When a plaintiff brings a representative action on behalf of a potential group of similarly situated individuals they most frequently do so as part of a class action lawsuit. In a class action, such as for unpaid overtime wages, the plaintiff makes allegations that the harm he or she experienced is not unique and that there are many others who also suffered that same harm. If the court agrees, notice of the class action will then go out to those similarly situated class members (also known as “putative” class members) advising them of the fact that they are in the purported class. These members are by default included in the class, unless they take an affirmative step to opt out of the class.
In the employment context, the Fair Labor Standards Act (“FLSA”) has provided employees with another mechanism to bring a representative action: a collective action. Similar to a class action, a collective action begins with a representative plaintiff (or plaintiffs) who seek bringing claims on behalf of themselves and other similarly situated employees. Just like a class action, notice of the collective action will go out if the court agrees, making the similarly situated putative collective members advising them of that they’re in the purported collective. The difference between putative class members and putative collective members is that putative collective members are not by default included in the collective. Instead, they must make the affirmative step of submitting a consent form to join the collective action in order to be included. Without doing so, putative collective members are not bound by any judgment, but also cannot collect any proceeds from a settlement or judgment.
Class and collective actions have very different due process concerns and therefore have varying levels of judicial scrutiny. When a settlement is reached in a class action, all class members who do not affirmatively opt out of the class are bound by the settlement – meaning they waive their right to bring an individual claim for the claims covered by the settlement unless they opt out. Thus, there is usually a two-step approval process (preliminary approval and final approval) courts require to ensure the settlement is fair and reasonable to class members.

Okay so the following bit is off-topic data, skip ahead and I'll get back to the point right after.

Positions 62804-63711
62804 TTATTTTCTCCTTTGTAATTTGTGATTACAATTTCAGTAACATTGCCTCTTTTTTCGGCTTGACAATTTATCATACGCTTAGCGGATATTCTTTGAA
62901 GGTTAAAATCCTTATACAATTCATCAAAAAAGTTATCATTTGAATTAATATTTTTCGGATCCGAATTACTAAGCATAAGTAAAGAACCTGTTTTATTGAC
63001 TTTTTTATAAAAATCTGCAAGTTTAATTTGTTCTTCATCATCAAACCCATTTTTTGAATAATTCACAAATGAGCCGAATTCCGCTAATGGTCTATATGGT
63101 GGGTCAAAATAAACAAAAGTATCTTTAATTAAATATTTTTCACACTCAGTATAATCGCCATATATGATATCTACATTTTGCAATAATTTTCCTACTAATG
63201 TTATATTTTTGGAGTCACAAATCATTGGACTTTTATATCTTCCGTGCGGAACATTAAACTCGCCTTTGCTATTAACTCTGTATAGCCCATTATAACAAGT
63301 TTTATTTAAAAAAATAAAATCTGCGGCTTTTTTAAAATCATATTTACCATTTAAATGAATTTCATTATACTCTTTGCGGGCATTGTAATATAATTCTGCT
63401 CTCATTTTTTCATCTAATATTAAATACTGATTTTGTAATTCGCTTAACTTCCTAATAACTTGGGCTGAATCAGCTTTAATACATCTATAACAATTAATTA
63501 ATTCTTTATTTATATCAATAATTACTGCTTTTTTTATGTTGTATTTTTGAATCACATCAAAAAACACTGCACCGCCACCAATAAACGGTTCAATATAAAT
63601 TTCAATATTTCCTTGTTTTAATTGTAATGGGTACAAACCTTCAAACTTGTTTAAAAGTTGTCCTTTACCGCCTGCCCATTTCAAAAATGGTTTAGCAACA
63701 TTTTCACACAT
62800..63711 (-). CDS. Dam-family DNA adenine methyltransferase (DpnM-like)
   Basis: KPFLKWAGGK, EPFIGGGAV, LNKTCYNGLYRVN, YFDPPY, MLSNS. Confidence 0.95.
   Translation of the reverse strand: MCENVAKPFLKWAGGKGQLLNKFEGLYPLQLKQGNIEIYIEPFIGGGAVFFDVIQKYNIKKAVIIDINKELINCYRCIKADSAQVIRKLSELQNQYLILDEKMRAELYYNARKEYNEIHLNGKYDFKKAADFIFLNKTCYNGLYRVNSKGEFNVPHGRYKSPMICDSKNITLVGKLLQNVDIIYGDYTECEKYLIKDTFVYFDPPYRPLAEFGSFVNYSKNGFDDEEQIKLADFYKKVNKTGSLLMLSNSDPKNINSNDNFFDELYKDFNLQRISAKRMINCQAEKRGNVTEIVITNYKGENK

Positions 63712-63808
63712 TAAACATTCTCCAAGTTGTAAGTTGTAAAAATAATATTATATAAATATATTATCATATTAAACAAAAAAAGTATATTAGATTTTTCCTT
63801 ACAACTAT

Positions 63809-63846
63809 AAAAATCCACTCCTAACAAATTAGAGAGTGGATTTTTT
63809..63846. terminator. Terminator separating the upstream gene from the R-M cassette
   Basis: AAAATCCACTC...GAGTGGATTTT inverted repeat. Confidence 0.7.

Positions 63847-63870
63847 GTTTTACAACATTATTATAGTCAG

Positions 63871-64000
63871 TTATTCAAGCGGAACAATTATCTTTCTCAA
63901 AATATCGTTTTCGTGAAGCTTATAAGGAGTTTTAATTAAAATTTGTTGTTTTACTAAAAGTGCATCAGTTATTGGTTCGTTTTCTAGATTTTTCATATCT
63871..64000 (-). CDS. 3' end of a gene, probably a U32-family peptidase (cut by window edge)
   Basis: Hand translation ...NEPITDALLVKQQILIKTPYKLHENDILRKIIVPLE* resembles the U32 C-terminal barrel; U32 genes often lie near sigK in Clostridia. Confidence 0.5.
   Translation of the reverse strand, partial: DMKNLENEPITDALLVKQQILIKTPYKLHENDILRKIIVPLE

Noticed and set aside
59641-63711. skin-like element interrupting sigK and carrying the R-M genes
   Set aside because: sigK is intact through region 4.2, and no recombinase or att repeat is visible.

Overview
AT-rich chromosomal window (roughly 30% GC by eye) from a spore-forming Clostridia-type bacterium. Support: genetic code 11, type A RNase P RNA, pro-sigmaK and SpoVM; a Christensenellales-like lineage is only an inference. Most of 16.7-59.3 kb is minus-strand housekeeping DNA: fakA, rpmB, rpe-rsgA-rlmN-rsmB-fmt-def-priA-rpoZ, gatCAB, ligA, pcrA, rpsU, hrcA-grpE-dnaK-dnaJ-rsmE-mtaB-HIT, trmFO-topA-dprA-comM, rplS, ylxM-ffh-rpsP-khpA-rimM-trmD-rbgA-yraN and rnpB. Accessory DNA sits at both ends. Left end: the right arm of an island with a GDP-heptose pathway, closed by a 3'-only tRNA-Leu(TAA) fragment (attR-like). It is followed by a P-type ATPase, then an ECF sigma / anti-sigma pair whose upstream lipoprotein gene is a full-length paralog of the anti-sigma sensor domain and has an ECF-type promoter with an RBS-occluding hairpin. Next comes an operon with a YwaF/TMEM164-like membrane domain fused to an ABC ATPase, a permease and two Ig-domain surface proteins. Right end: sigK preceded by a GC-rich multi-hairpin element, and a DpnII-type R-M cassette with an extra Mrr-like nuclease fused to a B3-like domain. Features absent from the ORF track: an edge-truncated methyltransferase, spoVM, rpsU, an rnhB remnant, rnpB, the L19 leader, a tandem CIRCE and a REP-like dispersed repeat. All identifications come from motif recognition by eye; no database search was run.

By contrast, courts typically only require a one-step approval process to ensure that the settlement is fair and reasonable to class members when a collective action is settlement is reached. This is because those who do not submit opt-in forms to participate in the settlement do not waive their individual rights to bring claims covered by the settlement. As such, collective action settlements are typically approved much faster than class action settlements.
SLG is experienced in bringing both class and collective actions on behalf of workers. If you have any questions about the differences between class and collective actions, believe you are owed unpaid overtime wages or have any other employment-related concerns, please do not hesitate to call us at (800) 616-4000.
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Gregg Shavitz, Shavitz Law Group, 951 Yamato Rd Ste 285, Boca Raton, FL and 800 3rd Ave, Suite 2800, New York, NY. Lawyers licensed in states including FL, NY, NJ, and TX. The choice of a lawyer is an important decision and should not be based on advertisements alone.